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Meet Hessam Motamedian of Self Love Therapy

Today we’d like to introduce you to Hessam Motamedian.

Hessam, let’s start with your story. We’d love to hear how you got started and how the journey has been so far.
There are many seasons in my life as an Iranian-American. I grew up in Tehran, Iran and finished my studies in clinical psychology in California. I have been an advocate for social change as a student in Iran and a trauma treatment specialist here in the states. Growing up, I found music, singing, sports and comedy as remedies for emotional wounds. I was a teenager when psychology piqued my interest.

It offered a deeper meaning and a sense of purpose in life while I was deciding for my major and before starting UCLA in 2003. I realized I can be skillful and helpful in connecting to people, help raise their awareness about their psyche, body and soul so that they too can access and live their true self in their lives. To become whole, add to this world and help others transcend their suffering became my mission.

Great, so let’s dig a little deeper into the story – has it been an easy path overall and if not, what were the challenges you’ve had to overcome?
Looking back now, I think my personal setbacks and challenges as an immigrant enriched me to be a more compassionate therapist who is genuinely eager to know the person sitting across in the consulting room. I have personally endured prejudices and instances of micro-aggression directed at me as an immigrant. My pre-immigration traumas endured as a child growing up also resurfaced in my adult life not too long ago.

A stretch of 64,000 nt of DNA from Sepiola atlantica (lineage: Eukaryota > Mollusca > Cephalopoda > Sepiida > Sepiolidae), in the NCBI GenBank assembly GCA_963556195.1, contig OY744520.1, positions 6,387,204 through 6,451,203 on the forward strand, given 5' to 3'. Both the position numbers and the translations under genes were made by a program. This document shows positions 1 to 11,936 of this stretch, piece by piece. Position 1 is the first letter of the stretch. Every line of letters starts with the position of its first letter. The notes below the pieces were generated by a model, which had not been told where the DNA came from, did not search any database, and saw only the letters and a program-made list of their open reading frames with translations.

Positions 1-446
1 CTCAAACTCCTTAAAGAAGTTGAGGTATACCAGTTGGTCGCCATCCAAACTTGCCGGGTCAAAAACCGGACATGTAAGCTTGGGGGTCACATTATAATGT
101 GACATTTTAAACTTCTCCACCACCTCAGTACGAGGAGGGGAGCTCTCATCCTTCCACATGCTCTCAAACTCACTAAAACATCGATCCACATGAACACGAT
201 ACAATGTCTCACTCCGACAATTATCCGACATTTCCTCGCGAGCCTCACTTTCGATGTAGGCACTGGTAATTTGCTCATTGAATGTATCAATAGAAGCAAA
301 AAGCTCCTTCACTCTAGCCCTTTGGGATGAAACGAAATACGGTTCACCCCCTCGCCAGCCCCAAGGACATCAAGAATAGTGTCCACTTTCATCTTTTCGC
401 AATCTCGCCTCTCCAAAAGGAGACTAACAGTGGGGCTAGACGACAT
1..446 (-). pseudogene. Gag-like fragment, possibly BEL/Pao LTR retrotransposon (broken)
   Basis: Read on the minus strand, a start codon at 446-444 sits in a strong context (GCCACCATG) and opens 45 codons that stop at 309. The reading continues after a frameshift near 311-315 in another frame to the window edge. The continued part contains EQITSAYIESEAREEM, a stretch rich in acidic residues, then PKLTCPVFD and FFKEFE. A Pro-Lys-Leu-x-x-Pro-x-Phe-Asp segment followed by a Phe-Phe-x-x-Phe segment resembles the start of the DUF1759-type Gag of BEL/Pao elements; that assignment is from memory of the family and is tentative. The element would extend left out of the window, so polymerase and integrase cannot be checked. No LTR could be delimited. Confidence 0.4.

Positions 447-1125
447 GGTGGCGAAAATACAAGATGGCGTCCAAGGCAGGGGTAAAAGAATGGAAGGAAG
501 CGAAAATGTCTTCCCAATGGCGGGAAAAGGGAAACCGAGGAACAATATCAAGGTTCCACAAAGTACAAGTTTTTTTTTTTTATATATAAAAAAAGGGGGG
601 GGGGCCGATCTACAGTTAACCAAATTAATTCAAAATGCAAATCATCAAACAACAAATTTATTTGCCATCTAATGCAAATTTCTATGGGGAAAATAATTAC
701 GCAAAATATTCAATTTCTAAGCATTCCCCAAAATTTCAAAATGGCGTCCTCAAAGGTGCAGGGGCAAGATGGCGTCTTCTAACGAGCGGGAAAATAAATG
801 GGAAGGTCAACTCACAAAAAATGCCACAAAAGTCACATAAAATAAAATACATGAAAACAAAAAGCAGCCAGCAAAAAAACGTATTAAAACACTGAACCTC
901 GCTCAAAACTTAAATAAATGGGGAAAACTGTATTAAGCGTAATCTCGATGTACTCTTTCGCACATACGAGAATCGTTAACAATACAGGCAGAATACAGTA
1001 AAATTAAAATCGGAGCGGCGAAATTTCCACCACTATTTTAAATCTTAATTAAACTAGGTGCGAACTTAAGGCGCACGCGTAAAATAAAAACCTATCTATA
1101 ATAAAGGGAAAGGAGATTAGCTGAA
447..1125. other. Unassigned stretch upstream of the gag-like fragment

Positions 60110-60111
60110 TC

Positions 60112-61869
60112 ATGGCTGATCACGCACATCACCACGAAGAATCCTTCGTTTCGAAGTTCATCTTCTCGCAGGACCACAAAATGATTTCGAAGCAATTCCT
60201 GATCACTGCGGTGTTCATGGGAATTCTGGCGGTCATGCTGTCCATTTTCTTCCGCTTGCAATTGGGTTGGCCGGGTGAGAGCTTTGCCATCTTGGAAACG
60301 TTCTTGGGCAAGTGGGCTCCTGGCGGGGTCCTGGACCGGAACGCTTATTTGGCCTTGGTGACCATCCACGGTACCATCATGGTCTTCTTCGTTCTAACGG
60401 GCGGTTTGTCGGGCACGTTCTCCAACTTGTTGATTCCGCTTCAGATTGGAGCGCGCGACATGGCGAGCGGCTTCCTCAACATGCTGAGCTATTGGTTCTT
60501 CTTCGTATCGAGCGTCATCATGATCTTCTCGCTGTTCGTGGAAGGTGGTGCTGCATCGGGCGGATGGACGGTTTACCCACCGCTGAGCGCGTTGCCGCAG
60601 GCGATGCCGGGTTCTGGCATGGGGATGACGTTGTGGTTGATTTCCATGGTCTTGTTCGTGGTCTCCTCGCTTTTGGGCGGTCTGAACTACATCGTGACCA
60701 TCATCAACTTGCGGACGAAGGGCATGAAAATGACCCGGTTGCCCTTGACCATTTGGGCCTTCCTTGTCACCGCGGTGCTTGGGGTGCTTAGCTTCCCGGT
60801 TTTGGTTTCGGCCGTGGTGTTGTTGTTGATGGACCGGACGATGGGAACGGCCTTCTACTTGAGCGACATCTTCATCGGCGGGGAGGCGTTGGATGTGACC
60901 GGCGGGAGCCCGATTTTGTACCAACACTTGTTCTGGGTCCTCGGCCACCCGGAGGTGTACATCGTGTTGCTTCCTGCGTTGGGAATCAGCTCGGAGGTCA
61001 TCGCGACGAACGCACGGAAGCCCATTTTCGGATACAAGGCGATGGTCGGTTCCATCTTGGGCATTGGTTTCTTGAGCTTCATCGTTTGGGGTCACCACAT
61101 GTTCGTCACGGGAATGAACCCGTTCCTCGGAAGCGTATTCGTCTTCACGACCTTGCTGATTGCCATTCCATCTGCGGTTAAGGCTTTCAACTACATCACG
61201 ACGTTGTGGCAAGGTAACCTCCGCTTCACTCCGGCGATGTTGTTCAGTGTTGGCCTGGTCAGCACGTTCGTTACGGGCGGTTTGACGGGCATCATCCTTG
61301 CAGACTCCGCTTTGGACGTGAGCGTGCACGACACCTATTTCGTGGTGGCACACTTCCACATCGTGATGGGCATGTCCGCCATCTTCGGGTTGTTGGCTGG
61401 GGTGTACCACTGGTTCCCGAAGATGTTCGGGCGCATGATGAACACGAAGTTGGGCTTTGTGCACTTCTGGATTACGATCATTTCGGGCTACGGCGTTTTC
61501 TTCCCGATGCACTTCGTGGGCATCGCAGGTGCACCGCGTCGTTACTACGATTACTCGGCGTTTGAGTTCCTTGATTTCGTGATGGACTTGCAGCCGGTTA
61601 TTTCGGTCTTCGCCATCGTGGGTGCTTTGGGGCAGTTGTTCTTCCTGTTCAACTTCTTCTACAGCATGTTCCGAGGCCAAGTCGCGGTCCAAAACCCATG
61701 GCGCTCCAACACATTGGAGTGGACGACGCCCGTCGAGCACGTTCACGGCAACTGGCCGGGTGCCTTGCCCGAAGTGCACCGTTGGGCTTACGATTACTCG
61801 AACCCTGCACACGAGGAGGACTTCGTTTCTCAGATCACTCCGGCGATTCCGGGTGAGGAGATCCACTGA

I am glad and fortunate that I addressed my share of emotional pain in my own psychotherapy. Unfortunately, however, the subtle unfair treatment of immigrants as second-class citizens continues while their contributions go unnoticed sometimes. Such social themes are balanced with raising awareness and the help of proactive members of our society. Yes, suffering is real! But so is healing!

Please tell us about Self Love Therapy.
I always believed that any person’s most important relationship in life is the one with oneself. I noticed the extent of one’s happiness or sense of livelihood is directly related to their fulfilling relationships. But the same relationships suffer from lack of trust, honesty, poor temper, unresolved past conflicts and an inability to sustain love or feeling loved when a person fails to establish or maintain a loving bond within self. I am in the business of repairing this primal wound that causes emotional hurt for many.

I named my business self-love therapy to deliver this same intention. I specialize in the treatment of traumas through brain- and body-based interventions without medications. I feel proud when my clients’ faces open up after intense episodes of depression and anxiety. I feel joy when they find themselves after feeling lost. surely I use the latest findings in neuroscience and psychology of healing but I also use human compassion in the relationship I make with my clients to restore their well-being.

Do you look back particularly fondly on any memories from childhood?
Celebrating the end of war between Iran and Iraq when I was 8!

Contact Info:

Image Credit:
Nasim Golkar

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